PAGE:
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I’m a wife and mother of three who just discovered I don’t know how to take emotional breaks from my family. Physical breaks I get. Step away, take a shower, go for a drive. But the emotions don’t shut off. In fact, in times of reflection alone, they typically intensify. 

Everyone in my family is going through something significant at the moment, and my built-in empathy drive is starting to spin too fast. As I reflect on the last two months of quarantine, I realize I’ve been this way for a while, and it’s finally catching up to me.

For example, I don’t know how to help my husband’s work situation. How to ease the pain and anxiety pressing in on him. This is one of the most difficult things he’s ever faced and I feel powerless to stop it.

My son’s mad at me for telling him to be careful again with something delicate. I’m flustered, and he’s flustered. Now, there’s a mixture of mom-guilt as I wonder if I’ll ever figure out how best to handle this.

Once more, I seek to find that line between helping my child understand a life lesson and showing grace.

I feel his anger and frustration, his yearning for me to respect him. I want him to know with every fiber of my being that I do while realizing I have no power to make him truly believe it.

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I don’t know how to process my daughter’s school year coming to a close 10 minutes ago. First, I heard the sound of her saying goodbye to her class through a screen, then I heard the soft closing of the computer lid. The room filled with such intense silence. It stayed that way for a long time. Her loneliness weighs on my heart, but I am powerless to bring her classroom back together today. In the meantime, I offer mom-hugs and a listening ear, knowing I still can’t fix all the wounds.

My toddler’s sole objective is to empty every cupboard and shelf she can find. It’s normal and healthy for her to be curious, and I exercise patience knowing this too shall pass. But some days, it chips away at my energy and my emotions feel gutted. I eventually feel frustrated with nowhere to let that out. It’s certainly not her fault. 

As I write these words on my phone, slumped next to a heap of laundry I am too tired to fold right now, I pause and scroll down my digital notepad. I see something that stops me. It’s a message I wrote one week before schools closed their doors for the quarantine. It speaks directly to my soul.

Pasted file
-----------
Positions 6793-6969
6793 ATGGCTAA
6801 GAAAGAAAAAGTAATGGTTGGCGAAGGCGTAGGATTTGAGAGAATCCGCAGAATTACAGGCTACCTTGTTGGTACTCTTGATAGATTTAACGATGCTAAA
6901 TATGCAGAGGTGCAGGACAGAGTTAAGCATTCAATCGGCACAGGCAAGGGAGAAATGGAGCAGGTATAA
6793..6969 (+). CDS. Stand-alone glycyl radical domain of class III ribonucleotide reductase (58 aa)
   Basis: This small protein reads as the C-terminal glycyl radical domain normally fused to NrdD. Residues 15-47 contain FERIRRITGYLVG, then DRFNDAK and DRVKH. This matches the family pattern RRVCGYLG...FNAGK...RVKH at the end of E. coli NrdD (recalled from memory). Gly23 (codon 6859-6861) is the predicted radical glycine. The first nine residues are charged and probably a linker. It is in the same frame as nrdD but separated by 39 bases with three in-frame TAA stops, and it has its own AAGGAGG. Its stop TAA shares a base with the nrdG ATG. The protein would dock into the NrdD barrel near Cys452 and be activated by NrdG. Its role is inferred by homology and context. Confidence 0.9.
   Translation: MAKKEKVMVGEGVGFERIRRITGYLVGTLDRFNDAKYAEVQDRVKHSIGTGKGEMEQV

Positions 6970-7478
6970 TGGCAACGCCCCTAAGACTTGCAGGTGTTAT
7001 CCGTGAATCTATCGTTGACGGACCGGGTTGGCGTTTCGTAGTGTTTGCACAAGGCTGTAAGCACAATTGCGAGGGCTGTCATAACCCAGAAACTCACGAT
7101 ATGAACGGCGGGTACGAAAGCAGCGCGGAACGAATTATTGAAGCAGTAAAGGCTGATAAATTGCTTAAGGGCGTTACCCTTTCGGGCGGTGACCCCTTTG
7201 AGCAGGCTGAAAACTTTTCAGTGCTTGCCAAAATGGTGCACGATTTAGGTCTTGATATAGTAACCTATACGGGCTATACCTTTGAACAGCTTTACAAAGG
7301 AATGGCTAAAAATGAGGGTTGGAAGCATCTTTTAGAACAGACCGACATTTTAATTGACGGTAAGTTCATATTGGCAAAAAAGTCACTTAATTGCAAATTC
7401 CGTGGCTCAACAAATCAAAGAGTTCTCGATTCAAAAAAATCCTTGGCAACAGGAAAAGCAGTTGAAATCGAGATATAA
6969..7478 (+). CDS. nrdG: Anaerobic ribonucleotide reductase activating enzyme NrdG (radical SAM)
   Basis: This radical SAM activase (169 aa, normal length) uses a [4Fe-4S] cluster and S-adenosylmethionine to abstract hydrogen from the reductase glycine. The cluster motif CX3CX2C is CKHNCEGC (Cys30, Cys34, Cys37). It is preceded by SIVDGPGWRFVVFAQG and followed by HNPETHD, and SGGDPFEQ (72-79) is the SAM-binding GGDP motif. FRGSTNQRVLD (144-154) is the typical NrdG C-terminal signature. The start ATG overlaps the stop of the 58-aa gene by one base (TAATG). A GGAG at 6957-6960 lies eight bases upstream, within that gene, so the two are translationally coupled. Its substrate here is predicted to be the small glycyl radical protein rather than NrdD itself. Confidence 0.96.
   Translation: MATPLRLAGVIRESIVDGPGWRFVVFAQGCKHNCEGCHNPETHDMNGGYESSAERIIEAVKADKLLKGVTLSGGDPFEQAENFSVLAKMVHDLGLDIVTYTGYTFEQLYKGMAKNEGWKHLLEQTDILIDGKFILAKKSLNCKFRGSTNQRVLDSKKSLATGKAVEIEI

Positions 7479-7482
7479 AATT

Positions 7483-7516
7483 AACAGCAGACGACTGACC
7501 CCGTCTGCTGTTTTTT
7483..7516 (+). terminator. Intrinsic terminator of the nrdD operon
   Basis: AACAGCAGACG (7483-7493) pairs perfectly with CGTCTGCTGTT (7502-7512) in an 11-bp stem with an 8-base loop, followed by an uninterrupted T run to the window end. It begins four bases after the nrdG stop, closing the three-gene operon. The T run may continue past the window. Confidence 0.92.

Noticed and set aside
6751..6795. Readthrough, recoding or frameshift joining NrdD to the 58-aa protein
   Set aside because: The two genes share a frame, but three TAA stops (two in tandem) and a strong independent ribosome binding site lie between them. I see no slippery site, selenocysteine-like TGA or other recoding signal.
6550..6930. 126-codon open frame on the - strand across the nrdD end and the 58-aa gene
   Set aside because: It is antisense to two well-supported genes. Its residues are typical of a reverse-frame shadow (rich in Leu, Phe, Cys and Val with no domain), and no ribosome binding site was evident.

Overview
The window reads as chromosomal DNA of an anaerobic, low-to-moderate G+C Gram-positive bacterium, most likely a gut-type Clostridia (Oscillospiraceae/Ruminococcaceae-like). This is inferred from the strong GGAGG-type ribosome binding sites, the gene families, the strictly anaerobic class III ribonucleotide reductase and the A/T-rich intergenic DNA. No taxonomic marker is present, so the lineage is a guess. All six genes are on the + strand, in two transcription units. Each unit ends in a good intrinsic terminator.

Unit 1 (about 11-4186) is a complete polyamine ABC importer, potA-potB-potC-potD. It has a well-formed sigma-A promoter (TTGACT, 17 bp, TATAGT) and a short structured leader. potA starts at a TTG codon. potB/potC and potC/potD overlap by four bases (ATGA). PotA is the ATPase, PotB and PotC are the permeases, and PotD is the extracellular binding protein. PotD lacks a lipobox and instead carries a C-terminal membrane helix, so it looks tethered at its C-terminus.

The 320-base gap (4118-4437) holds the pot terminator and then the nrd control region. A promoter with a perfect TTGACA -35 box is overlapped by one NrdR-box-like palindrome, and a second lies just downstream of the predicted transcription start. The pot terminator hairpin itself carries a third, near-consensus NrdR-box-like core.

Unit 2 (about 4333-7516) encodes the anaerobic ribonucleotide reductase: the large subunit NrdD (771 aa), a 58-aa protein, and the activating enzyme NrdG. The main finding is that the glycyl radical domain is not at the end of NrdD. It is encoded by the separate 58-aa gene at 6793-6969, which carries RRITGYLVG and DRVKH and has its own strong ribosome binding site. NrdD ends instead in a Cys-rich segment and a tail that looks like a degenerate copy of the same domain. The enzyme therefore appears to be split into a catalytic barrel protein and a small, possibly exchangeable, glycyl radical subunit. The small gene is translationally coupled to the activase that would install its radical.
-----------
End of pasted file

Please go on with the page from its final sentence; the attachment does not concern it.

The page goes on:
Jesus is at the center of my family.

I know we’re not perfect, but having Him as our foundation helps us understand incredible, dare I say radical, ideas like unconditional love, having a servant’s heart, and being quick to forgive.

Jesus is at the center of our marriage

No matter what life throws our way, and it has hurdled some stuff, let me tell you, we have the constant assurance that we both signed the dotted line knowing Jesus was the rock in this marriage. 

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Jesus is at the center of my life.

There’s no telling what life will throw my way, but I never have to face it alone. Even in my darkest moments, Jesus will be there and will help me carry those burdens every step of the way.

How quickly I forget sometimes.

How easily I lock eyes on my own turmoil and allow myself to spiral down into a muddy pit.

I believe this is, after all, to be human. But God, the Rescuer, never wishes for His beloved children to stay down there forever. 

Not every day is sunny. I won’t hide that. But I also know hope in Christ and the promises He made will win the day. 

After mentally scooting out of the driver’s seat of my life for the 7,386th time and allowing Jesus to take the wheel, I know my path to discouragement has already slowed. I start to feel less numb, less apathetic, less empty.

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God gave me this incredible family, and even on my hardest day, I wouldn’t trade them, or the emotions that come along, for the universe. My tank may need some refilling and I may need to pause and let someone else adult for a second while I rest my emotions, and that’s OK too. I will figure out what that looks like along the way.

I wasn’t meant to carry this load on my own. The One who is strong enough helped me remember that today.

“I waited patiently for the Lord;
    he turned to me and heard my cry.
He lifted me out of the slimy pit,
    out of the mud and mire;
he set my feet on a rock
    and gave me a firm place to stand.”
– Psalm 40:1-2

So God Made a Mother book by Leslie Means

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Laura Harris

Laura Harris is a Christian writer, wife, and mother of three rambunctious cherubs. She is passionate about faith, family, finance, and Star Wars. She has been featured on The Huffington Post, Scary Mommy, and Equipping Godly Women. When she’s not on an adventure with her family, you can find her encouraging Christian work-at-home moms on Facebook or blogging about faith and motherhood at

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